Do you finance your company using debt capital and deduct the financial costs from the corporate income tax base?
If so, we recommend acquainting yourself with the proposed amendment to the Income Taxes Act in sufficient time in advance. The amendment is currently before its second reading in the Czech Parliament’s Chamber of Deputies as the implementation of the European Anti-Tax-Avoidance Directive (as we informed you in our August newsletter) will bring a significant tightening (extension) of thin capitalisation rules.
The rules are to be extended to also apply to financial costs from unrelated parties. Besides currently applicable rules, the test will be carried out by first excluding borrowing costs that are not deductible under current thin capitalisation rules, then outstanding interest paid to individuals, interest related to the holding of an ownership interest in a company, etc., and only currently tax-deductible interest will be subject to the procedure for exceeding borrowing costs as stipulated in the Directive.
Under this procedure, a company will first determine exceeding borrowing costs and compare them with the limitation on the deductibility of exceeding borrowing costs, which is (a) 30 percent of the taxpayer’s earnings before interest, tax, depreciation and amortisation (“30% of EBITDA”), or (b) CZK 80 million, whichever is higher. If a company has exceeding borrowing costs below CZK 80 million or the limit calculated as 30% of EBITDA is higher than the exceeding borrowing costs, there will be no change in the tax base compared to the current rules. However, the problem is that EBITDA can only be determined after a rough tax return is prepared, i.e. when the taxpayer knows the value in line 200 of the tax return that will be further adjusted by the tax base, withholding tax bases, tax depreciation, exceeding borrowing costs, etc. Another pitfall is the definition of exceeding borrowing costs itself. In our opinion, it will be impossible to clearly detect the costs from, for example, a trial balance.
Exceeding borrowing costs will be deemed to include borrowing costs less non-tax-deductible financial costs under other provisions of the Act and less taxable borrowing income. However, the stumbling block will be the definition of the borrowing costs itself, as it will not only include financial costs (standard interest on credits and loans) from related parties but also all financial costs including bank financing, costs of other debt financing instruments, such as bonds, and the notional interest associated with derivatives and expenses relating to derivatives, interest on financial lease and expenses similar to such costs. In addition, the calculation will also include costs in the form of exchange differences related to the liability arising from the financing and the interest that is part of asset valuation under accounting regulations. However, to make things even more complicated, in the case of the last-mentioned interest, only such interest will be calculated that is part of the valuation of assets put into use after 17 June 2016.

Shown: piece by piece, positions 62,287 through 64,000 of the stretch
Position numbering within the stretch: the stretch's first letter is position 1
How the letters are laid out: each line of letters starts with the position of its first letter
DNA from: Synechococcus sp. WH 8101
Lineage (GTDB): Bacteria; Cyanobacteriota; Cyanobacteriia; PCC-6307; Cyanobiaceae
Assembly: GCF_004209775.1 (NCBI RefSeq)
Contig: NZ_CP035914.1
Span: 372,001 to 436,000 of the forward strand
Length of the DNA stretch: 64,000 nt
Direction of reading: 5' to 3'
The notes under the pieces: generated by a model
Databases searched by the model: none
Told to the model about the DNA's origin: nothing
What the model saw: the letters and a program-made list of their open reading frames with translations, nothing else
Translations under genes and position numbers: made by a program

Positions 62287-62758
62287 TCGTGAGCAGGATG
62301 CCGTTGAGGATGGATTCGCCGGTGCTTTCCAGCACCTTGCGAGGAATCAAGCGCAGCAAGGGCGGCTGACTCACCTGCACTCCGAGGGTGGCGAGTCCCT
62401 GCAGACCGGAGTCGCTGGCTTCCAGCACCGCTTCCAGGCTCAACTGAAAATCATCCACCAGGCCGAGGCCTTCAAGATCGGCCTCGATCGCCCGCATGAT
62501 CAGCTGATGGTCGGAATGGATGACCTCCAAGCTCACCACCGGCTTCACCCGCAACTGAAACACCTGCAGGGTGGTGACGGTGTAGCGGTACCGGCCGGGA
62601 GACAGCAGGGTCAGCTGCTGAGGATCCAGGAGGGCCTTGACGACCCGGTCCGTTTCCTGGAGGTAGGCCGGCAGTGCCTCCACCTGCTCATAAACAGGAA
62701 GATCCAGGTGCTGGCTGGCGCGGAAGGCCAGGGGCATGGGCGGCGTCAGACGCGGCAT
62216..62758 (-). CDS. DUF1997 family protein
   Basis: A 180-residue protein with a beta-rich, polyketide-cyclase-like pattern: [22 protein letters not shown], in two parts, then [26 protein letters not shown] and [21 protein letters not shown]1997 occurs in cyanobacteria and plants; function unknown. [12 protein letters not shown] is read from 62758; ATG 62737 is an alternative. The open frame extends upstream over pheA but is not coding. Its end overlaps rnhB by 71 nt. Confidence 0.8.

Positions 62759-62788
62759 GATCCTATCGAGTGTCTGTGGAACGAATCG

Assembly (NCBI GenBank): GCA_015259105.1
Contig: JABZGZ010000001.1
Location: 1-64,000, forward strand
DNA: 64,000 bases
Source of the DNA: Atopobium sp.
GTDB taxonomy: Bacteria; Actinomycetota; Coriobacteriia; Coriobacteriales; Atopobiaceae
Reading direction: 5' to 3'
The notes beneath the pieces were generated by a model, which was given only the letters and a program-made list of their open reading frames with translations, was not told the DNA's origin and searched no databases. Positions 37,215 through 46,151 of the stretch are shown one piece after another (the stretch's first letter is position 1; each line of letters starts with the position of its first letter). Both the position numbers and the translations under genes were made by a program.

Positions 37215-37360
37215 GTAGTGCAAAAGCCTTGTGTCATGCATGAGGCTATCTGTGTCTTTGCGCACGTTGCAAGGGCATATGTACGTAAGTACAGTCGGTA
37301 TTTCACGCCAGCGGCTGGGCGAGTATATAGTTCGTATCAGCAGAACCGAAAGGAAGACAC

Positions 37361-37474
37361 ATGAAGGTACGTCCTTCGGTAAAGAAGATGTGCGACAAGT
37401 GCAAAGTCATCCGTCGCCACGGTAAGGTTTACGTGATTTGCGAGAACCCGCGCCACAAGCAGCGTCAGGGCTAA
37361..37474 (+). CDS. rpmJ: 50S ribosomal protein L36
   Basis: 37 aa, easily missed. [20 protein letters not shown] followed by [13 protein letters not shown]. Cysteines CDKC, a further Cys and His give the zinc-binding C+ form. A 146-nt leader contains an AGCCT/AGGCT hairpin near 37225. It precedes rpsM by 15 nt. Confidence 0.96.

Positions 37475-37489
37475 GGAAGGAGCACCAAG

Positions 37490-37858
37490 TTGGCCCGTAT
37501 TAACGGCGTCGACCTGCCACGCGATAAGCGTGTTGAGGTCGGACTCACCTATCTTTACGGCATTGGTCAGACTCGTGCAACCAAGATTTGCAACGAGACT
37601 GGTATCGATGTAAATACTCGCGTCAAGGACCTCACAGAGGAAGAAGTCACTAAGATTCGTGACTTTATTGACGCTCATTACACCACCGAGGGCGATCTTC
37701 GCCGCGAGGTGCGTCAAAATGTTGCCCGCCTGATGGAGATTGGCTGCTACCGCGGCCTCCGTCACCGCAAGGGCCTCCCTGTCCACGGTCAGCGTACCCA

In the end, the debt costs as set out in the Directive will either be deducted in full or the tax base will be increased in the current tax period by the difference exceeding the above limit. The good thing is that if, in the next tax period, the exceeding borrowing costs fall below the limitation of deductibility in a given year (i.e. below CZK 80 million or 30% EBITDA, whichever is higher), the tax base can be decreased again by the amount by which the tax based was increased earlier. However, in the given year, the tax base may be reduced by no more than the positive difference between the limitation of the deductibility of such costs and the costs incurred in the given period. At the same time, the Act does not define any deadline by which this compensation may be made. It only proposes that the possibility to reduce the tax base will not pass to the company’s legal successor.
Exemptions from the above rules will only apply to entities included in an exhaustive list of taxpayers whose activities consist in a specific form of dealing with debt financing (such as banks, securities traders, insurers, and pension funds). In addition, the above limitation will not apply to companies with a limited risk of tax avoidance, which means companies that are not members of any groups, have no permanent establishment and are not subject to the consolidation obligation.
If you need any help with tax optimisation or want to discuss anything, please contact us. We will be happy to help.